Choosing a Centrifugal Juicer
Determine what you will juice. A centrifugal juicer is an excellent choice for juicing most vegetables, and almost any fruit. Most centrifugal juices can juice spinach or other greens, but they are not very efficient at doing so. Additionally, most centrifugal juicers cannot juice wheatgrass. If you plan use primarily juicy fruits and veggies, then a centrifugal juicer may be a great choice for you.
Consider the price. Centrifugal juicers are very reasonably priced. This is the primary benefit of a centrifugal juicer (over the more high-end masticating juicers). Centrifugal juicers start for as little as $20, but they may run as expensive as $200. Higher end models can typically handle whole pieces of produce, and yield more juice. Look for a model that fits your budget.
Think about juicing speed. Centrifugal juicers work fast. These speedy machines are excellent for preparing yourself a quick glass of fresh juice each morning. If juicing is something you plan to do often, and if you are short on time, a fast-moving centrifugal model may be right for you.
Look for easy cleaning. The worst part about making juice is cleaning the juicer. Fortunately, with a centrifugal juicer (unlike with most masticating models), the cleaning can be easy! Look for a model that easily snaps apart and rinses clean with minimal effort.
Decide if you can handle some noise. One drawback to centrifugal juicers is that they tend toward the noisier side. The noise produced by the average centrifugal juicer is on par with a typical blender, food processor, or coffee grinder. Fortunately, centrifugal juicers are much faster than other models, so your juicing time, noisy though it may be, will fly right by.
Opting for a Masticating Juicer
Think about your health. If your primary reason for wanting to juice is better health, then a masticating juicer is probably the best choice for you. Sometimes called “cold press” or “slow” juicers, masticating juicers use a low rpm motor which best retains the nutritional value of your fruits, veggies, and greens.
Decide if you want to juice greens. Although some higher-end centrifugal juicers can tackle leafy greens (like spinach or kale), the process is extremely inefficient. If you plan to juice a lot of greens, your best bet is a masticating juicer. This slower, low rpm process extracts the most juice from leafy greens.
Determine if you’d like to juice wheatgrass. Whereas centrifugal juicers can technically juice leafy greens (albeit inefficiently), they definitely can’t take on wheatgrass. If wheatgrass is something you’d like to include in your juice regimen, you will need a masticating juicer.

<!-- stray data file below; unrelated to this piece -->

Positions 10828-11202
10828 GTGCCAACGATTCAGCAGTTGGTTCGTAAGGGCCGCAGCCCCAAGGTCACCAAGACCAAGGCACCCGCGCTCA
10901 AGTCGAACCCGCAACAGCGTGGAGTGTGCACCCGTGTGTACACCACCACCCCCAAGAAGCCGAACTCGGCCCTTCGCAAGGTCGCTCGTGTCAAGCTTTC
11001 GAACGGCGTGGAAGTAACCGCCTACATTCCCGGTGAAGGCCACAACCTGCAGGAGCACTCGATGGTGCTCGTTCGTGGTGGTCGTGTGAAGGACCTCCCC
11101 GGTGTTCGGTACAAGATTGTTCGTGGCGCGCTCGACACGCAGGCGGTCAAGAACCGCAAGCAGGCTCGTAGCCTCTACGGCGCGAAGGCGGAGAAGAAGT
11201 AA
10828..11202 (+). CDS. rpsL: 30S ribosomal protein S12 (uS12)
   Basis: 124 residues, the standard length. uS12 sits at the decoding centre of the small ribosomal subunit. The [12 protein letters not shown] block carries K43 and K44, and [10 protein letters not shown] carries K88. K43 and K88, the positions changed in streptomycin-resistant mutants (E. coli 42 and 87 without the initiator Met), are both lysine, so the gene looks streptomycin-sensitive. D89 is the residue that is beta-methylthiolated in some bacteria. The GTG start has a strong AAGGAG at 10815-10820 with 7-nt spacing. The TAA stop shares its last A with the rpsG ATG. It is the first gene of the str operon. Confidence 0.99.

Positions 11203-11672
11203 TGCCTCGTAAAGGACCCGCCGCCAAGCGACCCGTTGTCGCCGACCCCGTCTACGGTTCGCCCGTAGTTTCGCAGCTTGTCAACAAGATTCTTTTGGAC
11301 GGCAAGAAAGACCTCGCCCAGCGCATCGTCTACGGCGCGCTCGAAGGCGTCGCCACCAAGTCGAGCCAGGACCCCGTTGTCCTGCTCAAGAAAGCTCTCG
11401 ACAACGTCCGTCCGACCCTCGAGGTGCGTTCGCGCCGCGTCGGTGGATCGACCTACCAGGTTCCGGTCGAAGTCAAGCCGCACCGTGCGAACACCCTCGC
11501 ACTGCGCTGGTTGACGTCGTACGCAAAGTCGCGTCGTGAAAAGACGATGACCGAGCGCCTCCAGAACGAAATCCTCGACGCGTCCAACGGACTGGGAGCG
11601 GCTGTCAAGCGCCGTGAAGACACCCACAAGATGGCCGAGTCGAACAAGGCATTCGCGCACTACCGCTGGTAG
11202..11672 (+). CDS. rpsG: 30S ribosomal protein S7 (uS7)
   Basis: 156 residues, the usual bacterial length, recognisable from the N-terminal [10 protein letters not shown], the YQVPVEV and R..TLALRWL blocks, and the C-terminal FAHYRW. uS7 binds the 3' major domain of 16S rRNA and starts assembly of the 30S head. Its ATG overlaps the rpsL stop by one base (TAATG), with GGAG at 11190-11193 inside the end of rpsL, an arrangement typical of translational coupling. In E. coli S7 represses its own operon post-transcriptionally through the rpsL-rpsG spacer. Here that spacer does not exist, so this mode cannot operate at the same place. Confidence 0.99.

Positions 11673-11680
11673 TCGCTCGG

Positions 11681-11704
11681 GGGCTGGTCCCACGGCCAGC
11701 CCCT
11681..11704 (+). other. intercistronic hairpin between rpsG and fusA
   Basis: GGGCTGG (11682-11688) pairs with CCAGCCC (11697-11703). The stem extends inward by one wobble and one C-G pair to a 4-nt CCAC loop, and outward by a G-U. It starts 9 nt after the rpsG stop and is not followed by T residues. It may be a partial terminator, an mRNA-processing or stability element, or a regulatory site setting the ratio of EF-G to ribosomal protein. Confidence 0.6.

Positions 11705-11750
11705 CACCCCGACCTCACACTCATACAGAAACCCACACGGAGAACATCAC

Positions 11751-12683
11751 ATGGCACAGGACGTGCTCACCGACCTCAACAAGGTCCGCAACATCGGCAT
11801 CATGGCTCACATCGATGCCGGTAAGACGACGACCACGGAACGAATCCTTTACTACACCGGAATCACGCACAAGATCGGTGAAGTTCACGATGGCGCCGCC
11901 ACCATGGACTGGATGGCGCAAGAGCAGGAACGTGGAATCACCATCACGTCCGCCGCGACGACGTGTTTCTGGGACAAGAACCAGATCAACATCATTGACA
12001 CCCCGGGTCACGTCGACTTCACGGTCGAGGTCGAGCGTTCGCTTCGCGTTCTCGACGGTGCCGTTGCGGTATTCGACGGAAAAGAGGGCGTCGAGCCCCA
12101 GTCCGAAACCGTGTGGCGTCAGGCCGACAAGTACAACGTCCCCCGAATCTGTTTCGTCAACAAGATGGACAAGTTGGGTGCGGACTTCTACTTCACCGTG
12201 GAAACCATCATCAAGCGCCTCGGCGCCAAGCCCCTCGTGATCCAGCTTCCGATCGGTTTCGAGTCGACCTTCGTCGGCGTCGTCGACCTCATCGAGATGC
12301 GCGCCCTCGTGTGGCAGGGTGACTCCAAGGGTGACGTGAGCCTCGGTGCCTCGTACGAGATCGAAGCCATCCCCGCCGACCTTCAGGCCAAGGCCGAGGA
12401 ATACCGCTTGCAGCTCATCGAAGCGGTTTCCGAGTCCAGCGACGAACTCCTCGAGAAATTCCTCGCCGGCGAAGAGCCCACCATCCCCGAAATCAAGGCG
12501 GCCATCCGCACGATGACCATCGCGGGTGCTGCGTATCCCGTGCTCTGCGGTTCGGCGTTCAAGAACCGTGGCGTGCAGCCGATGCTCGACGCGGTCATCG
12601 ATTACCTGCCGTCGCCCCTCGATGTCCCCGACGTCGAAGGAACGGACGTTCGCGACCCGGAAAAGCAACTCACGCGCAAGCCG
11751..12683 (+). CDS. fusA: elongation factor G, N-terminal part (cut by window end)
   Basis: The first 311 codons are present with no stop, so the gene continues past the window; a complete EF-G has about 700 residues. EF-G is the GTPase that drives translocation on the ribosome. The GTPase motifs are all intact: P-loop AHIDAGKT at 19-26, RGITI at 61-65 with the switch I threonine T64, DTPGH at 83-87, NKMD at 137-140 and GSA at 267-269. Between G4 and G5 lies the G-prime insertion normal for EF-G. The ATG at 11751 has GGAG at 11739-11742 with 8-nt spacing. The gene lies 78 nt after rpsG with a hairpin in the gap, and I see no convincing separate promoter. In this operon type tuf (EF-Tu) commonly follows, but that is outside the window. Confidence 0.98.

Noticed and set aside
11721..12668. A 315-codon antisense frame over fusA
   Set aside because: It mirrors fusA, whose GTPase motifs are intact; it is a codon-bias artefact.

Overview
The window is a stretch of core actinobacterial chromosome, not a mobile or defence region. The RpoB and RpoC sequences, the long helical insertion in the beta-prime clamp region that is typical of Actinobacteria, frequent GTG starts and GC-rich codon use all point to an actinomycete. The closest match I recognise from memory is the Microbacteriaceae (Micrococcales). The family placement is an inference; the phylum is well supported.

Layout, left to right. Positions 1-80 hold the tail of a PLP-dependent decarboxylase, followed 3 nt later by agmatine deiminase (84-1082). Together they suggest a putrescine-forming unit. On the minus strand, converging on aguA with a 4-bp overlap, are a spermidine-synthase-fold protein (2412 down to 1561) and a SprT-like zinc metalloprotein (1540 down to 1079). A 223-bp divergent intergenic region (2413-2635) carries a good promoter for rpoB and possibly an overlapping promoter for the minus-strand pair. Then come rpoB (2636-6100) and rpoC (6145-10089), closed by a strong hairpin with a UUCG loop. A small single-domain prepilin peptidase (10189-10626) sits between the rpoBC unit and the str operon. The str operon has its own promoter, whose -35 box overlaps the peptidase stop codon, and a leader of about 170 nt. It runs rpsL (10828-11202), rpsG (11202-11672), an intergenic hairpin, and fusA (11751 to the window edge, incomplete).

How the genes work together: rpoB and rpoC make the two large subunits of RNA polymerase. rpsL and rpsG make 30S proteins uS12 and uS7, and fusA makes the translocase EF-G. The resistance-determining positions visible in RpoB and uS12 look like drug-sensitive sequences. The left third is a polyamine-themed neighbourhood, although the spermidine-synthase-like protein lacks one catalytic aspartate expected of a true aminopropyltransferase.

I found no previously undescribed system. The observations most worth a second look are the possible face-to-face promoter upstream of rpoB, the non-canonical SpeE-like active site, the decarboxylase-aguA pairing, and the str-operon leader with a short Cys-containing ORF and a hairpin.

Factor in a reduction in food waste. The biggest drawback to masticating juicers is almost certainly the price. (The typical masticating model will run you upwards of $200.) However, something else to keep in mind when considering the price is the fact that a masticating juicer will give you more bang for your buck (or more juice for your carrot). If you use your juicer often enough, you will recuperate your money over time.
Store your juice longer. Because of the low rpm process used by masticating juicers, very little heat is introduced into the juice. As a result, you can store your fresh juices for up to 48 hours, without losing any of the nutritional value. (Unlike juice produced by centrifugal models, which begins losing nutritional value right away.) This can be a huge perk, and in some ways makes up for the time lost on the slower juicing process.
Make pasta or baby food. Many masticating juicers offer extra features. (Sometimes these are included, but other times they cost extra). This may include accessories you can use to mince, grind, and puree. This can enable you to make fresh pasta, homemade baby food, pesto, or other foods.
Selecting a Citrus Juicer
Determine your budget. Citrus juicers vary widely in price, with simple hand juicers ranging from $5 to $20, manual presses running about $50, and electric citrus juicers running anywhere from $20 to $150. Knowing how much you are willing to spend can help you determine what type of citrus juicer to choose.
Consider a hand juicer for value and ease of use. Certainly the simplest and most cost-effective option when it comes to orange juice is a good-old hand juicer. These non-electronic, plastic or metal kitchen tools are perfect if you only need to make a glass or two of juice. They take up almost no space in your kitchen; they are cheap and easy to clean. Many models (such as the ChefVantage Citrus Juicer) come with a measuring cup or pitcher built-in.
Think about a manual press for efficiency and durability. Take a peak inside any gourmet kitchen, and you will likely find a manual citrus press. These durable, often stainless steel tools are efficient at extracting the juices from lemons, oranges, or other citrus fruits. These non-electronic devices are also aesthetically pleasing; a manual citrus press looks great on your counter top.
Opt for an electric citrus juicer for speed. Most electric citrus juicers are sort of like hybrids of centrifugal juicers and manual citrus presses. You place half of your citrus fruit onto a ribbed reamer and press down, activating a motor which causes a spinning motion. This is an extremely quick and effective method for juicing citrus and results in a delicious, high-quality juice.
Look for a model with a pulp-selection feature. If you’ve ever purchased orange juice from the store, you probably know that there are a lot of different preferences when it comes to pulp. You can aim to satisfy the needs of everyone in your household by selecting an electric juicer with a pulp-selection feature. This feature allows you to choose how much pulp goes into your juice, and it is one benefit of using an electric citrus juicer over a manual one.